As 2015 unfolds, we think the stage of the economic cycle in the U.S., as well as what is happening to global competitors, could prove beneficial for small-cap stocks.
After a prolonged period of economic fits and starts, 2014 may eventually be remembered for the domestic economy breaking through and investors recognizing the recovery as having staying power. The year saw persistent declines in the U.S. unemployment rate and a positive-sloping yield curve typically associated with continued growth. The Institute for Supply Management’s much watched Purchasing Managers’ Index (PMI) also paints a steady picture of economic activity with 19 consecutive months of readings above 50, indicating an expanding economy.
As the chart below illustrates, when expansions begin to reach maturity, historically small-caps have outstripped their larger counterparts. The reasons they do well can vary, but include their nimbleness to adapt to changing client needs and their attractiveness to firms looking for acquisition targets to boost sales volume in a maturing environment.
Given the murky global picture, we believe smaller stocks may have an additional catalyst for outperforming larger names. While the U.S. appears to have crossed the hurdle of a sustainable upward trajectory, leaders in Europe are looking to monetary policy to revive a moribund situation. Japan recently slipped back into recession territory after a tax hike in April. China, too, has seen its growth prospects flag, which is having a ripple effect around the world.
Not surprisingly, the relative strength at home has led to a strengthening dollar as foreign investors look for safe havens to put their money to work. Last year, the Euro lost 11.97% of its value relative to the U.S. dollar and the Yen was down 13.74%. As a result, domestic products will likely face competitive headwinds abroad from a pricing perspective. Similarly, revenues generated overseas could contribute less to the bottom line. These trends are likely to have the greatest impact on larger companies.
As represented by the S&P 500, more than 46% of all sales* in 2013 were derived from outside the United States. In contrast, constituents in the Russell 2000® Index generated approximately 16% of their revenues** in 2013 from abroad. During the latest complete fiscal year, Russell 2000® constituents reported 26.4% of their sales*** came from foreign markets. Given the relatively low level of income smaller companies generate outside of U.S. borders, we believe they are poised to benefit from a stronger domestic currency.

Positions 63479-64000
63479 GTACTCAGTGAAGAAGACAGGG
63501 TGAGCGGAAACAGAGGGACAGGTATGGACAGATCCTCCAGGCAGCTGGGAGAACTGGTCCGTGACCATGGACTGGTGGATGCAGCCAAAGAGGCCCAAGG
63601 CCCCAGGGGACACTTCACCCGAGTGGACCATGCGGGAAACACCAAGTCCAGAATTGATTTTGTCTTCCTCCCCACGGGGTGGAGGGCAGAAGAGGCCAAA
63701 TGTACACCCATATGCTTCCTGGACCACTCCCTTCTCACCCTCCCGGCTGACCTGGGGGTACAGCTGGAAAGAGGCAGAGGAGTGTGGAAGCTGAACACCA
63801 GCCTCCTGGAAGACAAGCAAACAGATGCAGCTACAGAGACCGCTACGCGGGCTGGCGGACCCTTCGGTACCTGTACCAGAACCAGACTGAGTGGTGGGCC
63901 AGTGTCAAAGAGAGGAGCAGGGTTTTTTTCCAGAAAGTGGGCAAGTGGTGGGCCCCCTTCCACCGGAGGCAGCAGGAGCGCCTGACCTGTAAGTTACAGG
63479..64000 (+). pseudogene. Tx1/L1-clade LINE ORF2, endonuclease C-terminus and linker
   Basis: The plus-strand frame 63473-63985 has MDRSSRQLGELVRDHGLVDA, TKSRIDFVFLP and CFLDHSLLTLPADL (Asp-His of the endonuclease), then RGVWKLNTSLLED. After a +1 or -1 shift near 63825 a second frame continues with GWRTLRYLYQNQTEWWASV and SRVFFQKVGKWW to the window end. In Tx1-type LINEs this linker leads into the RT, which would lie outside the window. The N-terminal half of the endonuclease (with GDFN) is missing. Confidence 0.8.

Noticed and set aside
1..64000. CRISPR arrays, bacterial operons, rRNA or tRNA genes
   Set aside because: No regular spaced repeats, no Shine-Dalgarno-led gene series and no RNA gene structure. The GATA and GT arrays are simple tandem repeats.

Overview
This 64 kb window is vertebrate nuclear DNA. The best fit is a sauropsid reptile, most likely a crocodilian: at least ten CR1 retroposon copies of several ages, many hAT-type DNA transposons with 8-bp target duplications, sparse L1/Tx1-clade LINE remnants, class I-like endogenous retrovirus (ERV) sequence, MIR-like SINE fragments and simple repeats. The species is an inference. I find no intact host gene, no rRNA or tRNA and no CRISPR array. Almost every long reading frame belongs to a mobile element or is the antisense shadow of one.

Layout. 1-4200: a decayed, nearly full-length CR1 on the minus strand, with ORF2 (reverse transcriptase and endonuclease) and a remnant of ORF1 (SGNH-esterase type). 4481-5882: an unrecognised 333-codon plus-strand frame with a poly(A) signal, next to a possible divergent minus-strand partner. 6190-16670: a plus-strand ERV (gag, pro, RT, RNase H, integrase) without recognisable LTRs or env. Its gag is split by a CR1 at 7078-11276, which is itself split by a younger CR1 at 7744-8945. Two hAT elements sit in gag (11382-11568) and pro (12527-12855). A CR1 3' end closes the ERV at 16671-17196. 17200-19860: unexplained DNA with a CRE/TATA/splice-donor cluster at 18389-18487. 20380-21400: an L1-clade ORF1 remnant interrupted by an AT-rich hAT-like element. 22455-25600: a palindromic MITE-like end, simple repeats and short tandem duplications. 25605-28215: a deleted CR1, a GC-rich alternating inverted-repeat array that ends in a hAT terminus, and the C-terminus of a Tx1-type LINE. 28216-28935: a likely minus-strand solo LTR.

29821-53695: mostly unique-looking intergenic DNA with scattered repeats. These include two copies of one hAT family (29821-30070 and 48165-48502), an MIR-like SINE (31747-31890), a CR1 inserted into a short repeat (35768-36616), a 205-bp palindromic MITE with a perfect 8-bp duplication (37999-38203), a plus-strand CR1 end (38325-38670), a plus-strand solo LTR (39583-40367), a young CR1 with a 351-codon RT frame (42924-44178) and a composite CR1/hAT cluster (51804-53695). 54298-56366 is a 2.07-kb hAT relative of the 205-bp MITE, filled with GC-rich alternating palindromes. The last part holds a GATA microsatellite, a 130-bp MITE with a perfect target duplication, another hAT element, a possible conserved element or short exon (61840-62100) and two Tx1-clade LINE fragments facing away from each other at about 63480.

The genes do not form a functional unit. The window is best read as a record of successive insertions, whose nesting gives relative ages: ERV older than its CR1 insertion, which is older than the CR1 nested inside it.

*“Bears Stalk the ‘Goldilocks’ Stock Market,” Tom Lauricella, The Wall Street Journal, 10/11/2014
**“Russell Investments Small Cap Perspectives,” Russell 2000® Index Quarterly Analysis, 12/31/2013
***FactSet Research Systems Inc. and Heartland Advisors, Inc., as of 1/20/2015
Past performance does not guarantee future results.
The statements and opinions expressed are those of the author. Any discussion of investment strategies represent the portfolio manager’s views when presented and are subject to change without notice. Investing involves risk, including the potential loss of principal. There is no guarantee that any particular investment strategy will be successful. Economic predictions are based on estimates and are subject to change.
Data sources from FactSet: Copyright 2015 FactSet Research Systems, Inc., FactSet Fundamentals. All rights reserved.
Definitions: ISM Manufacturing PMI (Purchasing Managers Index): is an index based on surveys of more than 300 manufacturing firms by the Institute for Supply Management (ISM). The PMI index is an indicator of the economic health of the manufacturing sector based on five major indicators: new orders, inventory levels, production, supplier deliveries, and the employment environment. A reading under 50 represents a contraction, while a reading at 50 represents no change. Yield Curve: is a line that plots the interest rates, at a set point in time, of bonds having equal credit quality, but differing maturity dates. In a positive-sloping yield curve, short-term debt instruments have a lower yield than long-term debt instruments of the same credit quality. A negative, or inverted, yield curve occurs when short-term debt instruments have a higher yield that long-term debt instrument of the same credit quality. Russell 2000® Index: includes the 2000 firms from the Russell 3000® Index with the smallest market capitalizations. Russell Investment Group is the source and owner of the trademarks, service marks and copyrights related to the Russell Indexes. Russell® is a trademark of the Frank Russell Investment Group. S&P 500 Index: is an index of 500 U.S. stocks chosen for market size, liquidity and industry group representation and is a widely used U.S. equity benchmark. All indices are unmanaged. It is not possible to invest directly in an index.
CFA is a trademark owned by the CFA Institute.
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